Find the Masses of Stars in a Binary System *
Problem: Calculate the masses of Sirius A and Sirius B, given the data below. (Based on a problem by Balogh (n.d.) with additional data by Liebert et al. (2005).)
Hints:
Convert the angular extent of the observed semimajor axis, a_{o,} to radians and calculate the true semimajor axis as a function of cos(i).
Use this value to convert a_{o} to metres.
Calculate a_{B} (distance of Sirius B from the barycentre) and find the ratio of the masses of the two stars.
Solve for m_{B} (mass of Sirius B) in terms of cos(i).
Convert to solar masses.
The resultant masses are lower limits on the masses, absent the value of cos(i).
With the value of i given, calculate the actual masses of the two stars.
Data:
From visual observations of the Sirius A and B system:
 (1) 
 (2) 
 (3) 
 (4) 
Useful Equations:
Solution: Convert a_{o} to radians and calculate the true semimajor axis in parsecs.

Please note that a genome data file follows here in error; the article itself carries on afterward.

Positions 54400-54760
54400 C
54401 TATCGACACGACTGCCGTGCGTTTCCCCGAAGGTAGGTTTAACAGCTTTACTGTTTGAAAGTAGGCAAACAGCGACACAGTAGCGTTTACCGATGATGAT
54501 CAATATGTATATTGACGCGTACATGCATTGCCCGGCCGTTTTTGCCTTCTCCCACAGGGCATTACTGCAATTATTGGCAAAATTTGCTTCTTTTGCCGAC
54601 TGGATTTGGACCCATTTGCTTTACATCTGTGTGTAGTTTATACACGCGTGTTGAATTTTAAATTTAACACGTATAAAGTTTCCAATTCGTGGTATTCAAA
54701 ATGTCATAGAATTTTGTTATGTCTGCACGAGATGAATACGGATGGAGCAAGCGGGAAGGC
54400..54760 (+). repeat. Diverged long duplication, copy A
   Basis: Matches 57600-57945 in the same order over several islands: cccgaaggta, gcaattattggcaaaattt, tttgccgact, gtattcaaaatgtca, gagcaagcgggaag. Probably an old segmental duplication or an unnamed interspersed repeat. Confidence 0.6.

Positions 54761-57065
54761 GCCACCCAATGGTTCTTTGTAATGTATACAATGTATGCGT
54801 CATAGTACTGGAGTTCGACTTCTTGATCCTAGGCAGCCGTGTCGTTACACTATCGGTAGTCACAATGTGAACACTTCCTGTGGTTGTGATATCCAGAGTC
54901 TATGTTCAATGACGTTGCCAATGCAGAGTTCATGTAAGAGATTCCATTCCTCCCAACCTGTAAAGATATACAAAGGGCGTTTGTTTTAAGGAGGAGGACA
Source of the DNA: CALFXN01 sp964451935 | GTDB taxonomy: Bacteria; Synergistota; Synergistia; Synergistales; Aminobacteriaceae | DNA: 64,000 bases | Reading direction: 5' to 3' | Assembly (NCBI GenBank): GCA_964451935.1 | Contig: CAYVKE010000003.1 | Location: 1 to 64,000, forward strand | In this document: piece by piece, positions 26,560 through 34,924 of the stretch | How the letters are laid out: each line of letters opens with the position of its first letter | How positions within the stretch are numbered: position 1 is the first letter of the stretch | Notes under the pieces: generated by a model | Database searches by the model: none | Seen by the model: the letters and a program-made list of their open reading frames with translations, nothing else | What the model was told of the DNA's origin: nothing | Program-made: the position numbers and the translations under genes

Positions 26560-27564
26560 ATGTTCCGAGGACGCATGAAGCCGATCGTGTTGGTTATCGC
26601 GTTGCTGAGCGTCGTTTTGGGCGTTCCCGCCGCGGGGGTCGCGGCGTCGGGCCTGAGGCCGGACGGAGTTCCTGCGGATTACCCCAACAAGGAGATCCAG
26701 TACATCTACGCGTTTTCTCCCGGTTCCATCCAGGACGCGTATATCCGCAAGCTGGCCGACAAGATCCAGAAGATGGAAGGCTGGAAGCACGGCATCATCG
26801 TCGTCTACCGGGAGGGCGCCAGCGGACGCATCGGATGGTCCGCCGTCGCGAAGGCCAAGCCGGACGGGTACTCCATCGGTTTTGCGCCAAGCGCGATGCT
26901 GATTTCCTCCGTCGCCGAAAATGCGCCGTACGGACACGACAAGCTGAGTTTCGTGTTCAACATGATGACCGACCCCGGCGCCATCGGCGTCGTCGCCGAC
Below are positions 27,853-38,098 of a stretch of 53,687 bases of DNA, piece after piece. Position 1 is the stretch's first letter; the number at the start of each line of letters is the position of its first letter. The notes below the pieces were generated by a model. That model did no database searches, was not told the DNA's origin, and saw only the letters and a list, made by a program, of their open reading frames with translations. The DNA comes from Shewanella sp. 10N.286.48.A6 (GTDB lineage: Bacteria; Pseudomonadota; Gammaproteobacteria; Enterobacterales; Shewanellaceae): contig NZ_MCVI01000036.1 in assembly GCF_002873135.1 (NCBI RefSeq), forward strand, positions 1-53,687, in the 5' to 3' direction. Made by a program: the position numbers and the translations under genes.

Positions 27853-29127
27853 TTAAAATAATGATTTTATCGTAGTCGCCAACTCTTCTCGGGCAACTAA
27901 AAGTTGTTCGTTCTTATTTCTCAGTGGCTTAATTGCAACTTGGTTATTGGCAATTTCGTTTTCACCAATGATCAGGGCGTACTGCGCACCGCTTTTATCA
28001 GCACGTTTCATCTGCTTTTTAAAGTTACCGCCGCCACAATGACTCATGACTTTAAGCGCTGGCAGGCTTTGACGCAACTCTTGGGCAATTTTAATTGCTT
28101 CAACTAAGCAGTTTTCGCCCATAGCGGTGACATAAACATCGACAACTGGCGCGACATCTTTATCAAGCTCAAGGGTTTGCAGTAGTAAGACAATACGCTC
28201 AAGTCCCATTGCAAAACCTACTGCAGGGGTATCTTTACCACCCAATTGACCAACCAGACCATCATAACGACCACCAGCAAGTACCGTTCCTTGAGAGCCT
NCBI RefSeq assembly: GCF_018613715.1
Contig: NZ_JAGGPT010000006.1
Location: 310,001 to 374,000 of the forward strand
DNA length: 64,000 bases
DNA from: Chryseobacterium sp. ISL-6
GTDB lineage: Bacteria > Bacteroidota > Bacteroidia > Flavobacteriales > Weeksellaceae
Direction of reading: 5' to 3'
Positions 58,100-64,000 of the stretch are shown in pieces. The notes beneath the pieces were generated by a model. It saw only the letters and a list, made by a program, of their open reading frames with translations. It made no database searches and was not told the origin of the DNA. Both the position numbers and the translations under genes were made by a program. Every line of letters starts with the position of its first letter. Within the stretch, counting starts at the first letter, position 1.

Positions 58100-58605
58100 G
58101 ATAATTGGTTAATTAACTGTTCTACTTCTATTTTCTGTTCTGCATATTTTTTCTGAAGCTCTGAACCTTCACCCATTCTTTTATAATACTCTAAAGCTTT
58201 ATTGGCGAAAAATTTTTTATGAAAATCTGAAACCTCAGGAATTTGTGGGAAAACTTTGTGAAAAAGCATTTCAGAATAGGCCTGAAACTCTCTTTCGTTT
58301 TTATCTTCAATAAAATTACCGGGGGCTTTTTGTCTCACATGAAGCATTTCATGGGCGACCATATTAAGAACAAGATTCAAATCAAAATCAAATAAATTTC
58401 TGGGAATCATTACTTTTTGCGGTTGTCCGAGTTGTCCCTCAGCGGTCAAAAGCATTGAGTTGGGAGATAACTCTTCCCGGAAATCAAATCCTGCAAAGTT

(5) 
An actual figure cannot be given unless the inclination angle, i, is known. Convert a to metres.
 (6) 
Calculate a_{B} and find the respective masses of the two stars.
 (7) 
 (8) 
Divide by the mass of the Sun to get the mass of star B in solar masses:
 (9) 
0.4 of a solar mass is a lower limit on the mass of star B without knowing the value of the inclination angle, i.
 (10) 
0.86 of a solar mass is a lower limit on the mass of star A without knowing the value of the inclination angle, i.
Measurements of the inclination yield a value of i = 43.5 degrees.
 (11) 
= 0.38. Divide by this number to find the true values of the masses of the two stars:
 (12) 
 (13) 
Star A has about 2.3 solar masses. Star B has about 1.1 solar masses. The currently accepted values are A: 2.02 and B:1.00 (Liebert et al. 2005).

Reference
Balogh, M. (n.d.) Lecture 5: Binary Stars. http://quixote.uwaterloo.ca/~mbalogh/teaching/.../PPT/Lecture5.ppt (Accessed 20151028).
Liebert, J. et al. (2005). The Age and Progenitor Mass of Sirius B. ApJ, 630(1), L69L72.